A Walk on Part in a War

A favorite article of mine:

VC Upset When Sp4 Drops in For Lunch

Landing Zone Betty (1st CAV-10)

An American soldier recently dropped in on a Viet Cong platoon for lunch and no one observed proper table manners.

The man who came to dinner was Sp4 Dennis Cole of the 1st Cavalry Division’s 2nd Battalion, 7th Cavalry.

Cole was point man for his platoon on a search and destroy mission two miles west of Landing Zone Bartlett, near the coastal city of Phan Thiet.  During his descent down a hill, Cole slipped on loose rocks and tumbled down the slope.

When he stopped rolling, he found himself in the middle of an estimated platoon of VC eating lunch.

The uninvited dinner guest righted himself, looked around at the startled VC, and began firing his M16.

By the time the smoke cleared, Cole had killed two of the enemy.  The rest scattered before the remainder of Cole’s platoon arrived.

The Army Reporter, vol 4, no 2, 13 January 1968

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5 thoughts on “A Walk on Part in a War

  1. Great blog you have here; keep up the good work! I am now a subscriber…
    I take it many of your post are from actual letters your father sent home.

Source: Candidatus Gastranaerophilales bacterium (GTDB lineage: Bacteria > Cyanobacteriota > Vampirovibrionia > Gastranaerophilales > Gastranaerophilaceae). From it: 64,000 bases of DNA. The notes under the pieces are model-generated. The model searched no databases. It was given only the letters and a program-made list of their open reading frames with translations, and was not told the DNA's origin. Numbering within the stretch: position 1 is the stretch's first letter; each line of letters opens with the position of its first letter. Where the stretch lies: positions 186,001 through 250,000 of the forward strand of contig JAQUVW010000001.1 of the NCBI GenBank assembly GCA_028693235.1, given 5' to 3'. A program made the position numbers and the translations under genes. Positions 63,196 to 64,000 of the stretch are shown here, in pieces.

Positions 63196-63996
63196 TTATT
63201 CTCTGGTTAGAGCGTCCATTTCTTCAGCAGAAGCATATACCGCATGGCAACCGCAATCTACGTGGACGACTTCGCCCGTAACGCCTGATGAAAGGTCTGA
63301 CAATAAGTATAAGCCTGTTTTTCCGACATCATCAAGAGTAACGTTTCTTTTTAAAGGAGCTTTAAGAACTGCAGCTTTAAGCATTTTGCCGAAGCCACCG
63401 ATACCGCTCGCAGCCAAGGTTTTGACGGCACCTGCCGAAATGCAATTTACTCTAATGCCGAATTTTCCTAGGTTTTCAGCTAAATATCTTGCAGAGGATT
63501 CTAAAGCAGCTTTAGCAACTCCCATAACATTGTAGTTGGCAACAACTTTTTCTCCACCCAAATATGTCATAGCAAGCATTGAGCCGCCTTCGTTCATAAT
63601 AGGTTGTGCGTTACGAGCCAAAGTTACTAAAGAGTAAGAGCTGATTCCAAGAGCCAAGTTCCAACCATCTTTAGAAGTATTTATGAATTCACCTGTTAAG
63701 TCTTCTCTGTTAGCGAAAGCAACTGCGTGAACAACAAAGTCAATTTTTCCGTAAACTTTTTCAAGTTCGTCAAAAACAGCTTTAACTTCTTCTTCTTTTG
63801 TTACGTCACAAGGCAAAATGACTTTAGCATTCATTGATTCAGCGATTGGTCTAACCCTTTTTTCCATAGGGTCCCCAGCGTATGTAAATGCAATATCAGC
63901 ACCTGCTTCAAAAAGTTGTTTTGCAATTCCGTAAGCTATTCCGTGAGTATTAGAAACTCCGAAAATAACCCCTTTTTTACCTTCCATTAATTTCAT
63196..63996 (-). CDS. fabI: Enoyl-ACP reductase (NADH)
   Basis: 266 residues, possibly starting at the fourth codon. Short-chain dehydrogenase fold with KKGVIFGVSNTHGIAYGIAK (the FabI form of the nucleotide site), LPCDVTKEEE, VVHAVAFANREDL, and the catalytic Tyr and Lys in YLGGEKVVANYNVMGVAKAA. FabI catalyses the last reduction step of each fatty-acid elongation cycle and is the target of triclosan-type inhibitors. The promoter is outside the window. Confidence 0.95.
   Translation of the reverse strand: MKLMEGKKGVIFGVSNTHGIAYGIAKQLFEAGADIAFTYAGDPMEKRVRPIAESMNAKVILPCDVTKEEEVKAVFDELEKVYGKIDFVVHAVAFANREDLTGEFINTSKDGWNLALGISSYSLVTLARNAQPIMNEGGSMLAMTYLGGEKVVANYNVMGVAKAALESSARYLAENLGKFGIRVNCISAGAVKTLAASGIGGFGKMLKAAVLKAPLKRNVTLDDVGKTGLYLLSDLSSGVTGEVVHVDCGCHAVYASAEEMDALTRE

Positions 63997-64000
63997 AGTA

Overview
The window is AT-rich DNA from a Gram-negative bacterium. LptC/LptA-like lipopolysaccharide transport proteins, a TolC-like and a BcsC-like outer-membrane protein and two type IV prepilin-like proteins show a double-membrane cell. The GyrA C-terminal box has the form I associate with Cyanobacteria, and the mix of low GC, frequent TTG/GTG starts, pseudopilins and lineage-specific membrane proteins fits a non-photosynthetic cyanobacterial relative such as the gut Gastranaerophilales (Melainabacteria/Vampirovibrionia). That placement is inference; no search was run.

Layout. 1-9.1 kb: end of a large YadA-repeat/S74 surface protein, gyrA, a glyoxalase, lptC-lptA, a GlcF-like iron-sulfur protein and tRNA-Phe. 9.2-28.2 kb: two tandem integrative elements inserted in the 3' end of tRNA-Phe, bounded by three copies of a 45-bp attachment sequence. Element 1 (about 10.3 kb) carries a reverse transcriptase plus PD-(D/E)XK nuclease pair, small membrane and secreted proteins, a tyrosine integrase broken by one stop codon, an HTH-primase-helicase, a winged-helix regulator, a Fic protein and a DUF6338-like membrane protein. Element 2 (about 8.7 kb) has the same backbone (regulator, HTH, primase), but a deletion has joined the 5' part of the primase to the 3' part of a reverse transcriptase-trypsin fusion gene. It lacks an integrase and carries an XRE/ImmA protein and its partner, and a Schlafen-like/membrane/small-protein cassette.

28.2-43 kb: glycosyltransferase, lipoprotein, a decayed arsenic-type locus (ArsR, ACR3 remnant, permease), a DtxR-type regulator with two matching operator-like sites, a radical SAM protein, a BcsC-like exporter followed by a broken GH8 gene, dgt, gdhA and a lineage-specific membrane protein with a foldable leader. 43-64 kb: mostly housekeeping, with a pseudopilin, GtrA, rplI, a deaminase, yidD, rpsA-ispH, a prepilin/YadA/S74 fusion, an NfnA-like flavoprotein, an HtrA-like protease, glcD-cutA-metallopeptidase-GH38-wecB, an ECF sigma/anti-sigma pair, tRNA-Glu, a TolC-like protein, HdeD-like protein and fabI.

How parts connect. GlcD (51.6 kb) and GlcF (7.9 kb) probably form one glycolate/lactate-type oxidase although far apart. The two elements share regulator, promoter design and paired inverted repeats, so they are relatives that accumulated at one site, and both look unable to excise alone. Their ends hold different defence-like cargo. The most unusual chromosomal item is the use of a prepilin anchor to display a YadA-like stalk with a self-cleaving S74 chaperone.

I also suffer from PTSD (among other things) and go to counseling once a month. What has helped me the most I feel, is the blog I started two years ago and sharing my experiences with others. I try to keep it toned down to maintain a G-rating for WordPress.

    Rob Struck
    C Troop 1/9th
    1st Air Cav, 1970-70

    http://usastruck.wordpress.com/2009/08/02/ptsd/

  2. Rob,
    Thank you for your kind words.
    Yes, many posts are excerpts from his letters home. I wanted to give the G.I. his humanity (i.e., someone who eats, sleeps, thinks, feels); he’s not a machine. I thought the letters best exemplified that.
    My hat’s off to you for doing something, anything, to help yourself and other Vets.
    Take care,
    Michelle

  3. What a great memory for all us who served with Sp4 Cole. On this day we were on a foot path of a slope with a lot of moss rock. when we looked left and down we could not see the ground through the jungle canopy and everything was wet and slippery so none of us were surprised when we heard Cole had slipped. Platoon Sgt. Charles Roberts (KIA 11/22/67) always contended that had Cole not slipped the VC would have let us hump on by and popped us from behind. Sp4 Cole always demonstrated a ‘gung ho’ attitude.

    If anyone has the coordinates to LZ Bartlett or the Battlefield of 11/22/67 or the Artillery unit supporting us that day. Please post. Thanks. ‘Saddle-up”

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